Bernard Cornwell is the master of historical adventure fiction. No one does it better. 1356, however, wasn't as good as his previous archer stories. I felt that the central conflict--the Battle of Poitiers--was just thrown in at the end for something for the characters to do. There was no sense of a building conflict that would lead to the fateful battle. I really felt Cornwell phoned this one in. That said, I still enjoyed returning to 14th century France, and archers just plain kick butt. They are way cooler than knights.
1356 gets 3 out of 5 stars. Don't start here if you're new to Cornwell. Try The Archer's Tale or Agincourt first.
It's finally here. A Memory of Light is the concluding volume to one of fantasy's most seminal epics. Twenty three years in the making, folks. Deep breath in... now let it out. Aaahhh... Okay. Now we can get on with it. So did it fulfill all of my hopes and dreams that have been building up since I picked up the first book back in 2002?
But that doesn't mean I didn't enjoy it. I did. However, I thought that there were some serious flaws with this book, and because of it the entire series. I won't discuss it here. I plan to do a post about the entire Wheel of Time series in the future. You'll get an ear full from me then. For now, know this: Brandon Sanderson did an excellent job. Nobody could have done better. But it was never Sanderson's book. Even though Robert Jordan passed away in 2007, he left detailed notes about how things should wrap up. All the flaws and shortcomings are his, not Sanderson's.
You have to read this book if you've been a long-time fan of the series as I have. You have to read it to finish the story. If you've never read the series before, though, I'd suggest stopping after book six. After that, the word count just isn't worth it. I give A Memory of Light 3 out of 5 stars.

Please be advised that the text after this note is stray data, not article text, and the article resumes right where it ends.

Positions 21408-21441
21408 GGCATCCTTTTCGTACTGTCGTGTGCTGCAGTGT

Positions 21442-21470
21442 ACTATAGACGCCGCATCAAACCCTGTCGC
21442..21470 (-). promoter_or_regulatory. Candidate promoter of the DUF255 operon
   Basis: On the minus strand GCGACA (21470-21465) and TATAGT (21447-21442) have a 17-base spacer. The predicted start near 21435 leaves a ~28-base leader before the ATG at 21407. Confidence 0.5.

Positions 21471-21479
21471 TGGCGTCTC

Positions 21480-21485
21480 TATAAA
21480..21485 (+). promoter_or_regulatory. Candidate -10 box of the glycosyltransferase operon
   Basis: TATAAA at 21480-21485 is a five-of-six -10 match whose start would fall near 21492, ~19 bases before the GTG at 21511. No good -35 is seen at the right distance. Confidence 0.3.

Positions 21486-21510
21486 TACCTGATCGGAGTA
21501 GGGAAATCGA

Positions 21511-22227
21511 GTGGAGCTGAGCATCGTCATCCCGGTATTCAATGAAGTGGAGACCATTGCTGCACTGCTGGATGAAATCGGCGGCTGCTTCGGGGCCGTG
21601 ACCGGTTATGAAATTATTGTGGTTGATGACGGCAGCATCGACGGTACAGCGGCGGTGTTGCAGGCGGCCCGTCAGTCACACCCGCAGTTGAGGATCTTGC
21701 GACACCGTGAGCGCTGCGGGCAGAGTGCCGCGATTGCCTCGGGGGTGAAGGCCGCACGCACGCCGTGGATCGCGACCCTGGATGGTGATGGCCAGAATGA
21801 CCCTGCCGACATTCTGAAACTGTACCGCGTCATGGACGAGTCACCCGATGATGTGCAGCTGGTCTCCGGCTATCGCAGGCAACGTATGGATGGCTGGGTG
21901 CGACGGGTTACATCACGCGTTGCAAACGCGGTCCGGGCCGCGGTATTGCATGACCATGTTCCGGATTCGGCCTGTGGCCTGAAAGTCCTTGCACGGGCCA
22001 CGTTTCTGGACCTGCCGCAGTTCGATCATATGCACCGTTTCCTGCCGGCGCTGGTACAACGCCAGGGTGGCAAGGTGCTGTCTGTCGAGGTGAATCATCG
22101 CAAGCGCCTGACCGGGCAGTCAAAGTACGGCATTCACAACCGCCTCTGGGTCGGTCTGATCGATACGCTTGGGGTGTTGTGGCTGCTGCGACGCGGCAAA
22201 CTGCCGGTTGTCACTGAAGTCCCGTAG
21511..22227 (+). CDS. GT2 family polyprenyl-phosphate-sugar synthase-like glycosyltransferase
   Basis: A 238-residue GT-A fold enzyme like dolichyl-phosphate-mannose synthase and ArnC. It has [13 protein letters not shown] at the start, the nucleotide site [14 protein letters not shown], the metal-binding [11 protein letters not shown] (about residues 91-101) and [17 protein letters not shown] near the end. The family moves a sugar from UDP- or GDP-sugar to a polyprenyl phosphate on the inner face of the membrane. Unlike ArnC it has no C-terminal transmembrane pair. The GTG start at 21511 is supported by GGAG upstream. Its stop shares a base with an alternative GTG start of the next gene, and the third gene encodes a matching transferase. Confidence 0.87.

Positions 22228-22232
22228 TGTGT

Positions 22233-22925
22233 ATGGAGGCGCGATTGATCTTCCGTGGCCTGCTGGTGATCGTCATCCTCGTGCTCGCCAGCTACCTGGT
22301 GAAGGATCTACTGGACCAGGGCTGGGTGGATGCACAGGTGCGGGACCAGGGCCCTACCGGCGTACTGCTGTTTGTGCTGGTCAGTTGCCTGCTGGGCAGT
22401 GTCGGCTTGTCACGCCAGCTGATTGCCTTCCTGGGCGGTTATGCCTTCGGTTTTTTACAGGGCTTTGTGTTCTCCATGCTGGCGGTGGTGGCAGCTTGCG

What is it about? It's about soap opera romances, modern medieval story cliches, and a bunch of crap completely unrelated to the siege of Malta. David Ball, if I'd wanted a medieval soap opera I would have listened to The Pillars of the Earth. At least that book doesn't use a subtitle to falsely lead readers. Oh, and you suck at info dumping. How boring is it to be taken away from the story to be force-fed historical facts for twenty minute chunks?
And that's all I have to say about that. :D Ironfire isn't even worth a more detailed review. Don't waste your time on it. If you want a novel about the siege of Malta, read The Religion. It's a bit on the soap opera side, too, but at least the majority of the story focuses on the battle. Ironfire gets 2 out of 5 stars.
Wish there'd been some higher-rated ones to tell you about this time. And it seems there was a theme here: YOU HAVE TO BE ABLE TO STICK THE ENDING. Otherwise, it just hurts the rest of the book or series. Oh well. I've already got more good audiobooks waiting in the wings to tell you about in a few weeks. Until then, That's all!
P.S. I do have to add that all these books have excellent covers. Well done, marketing people!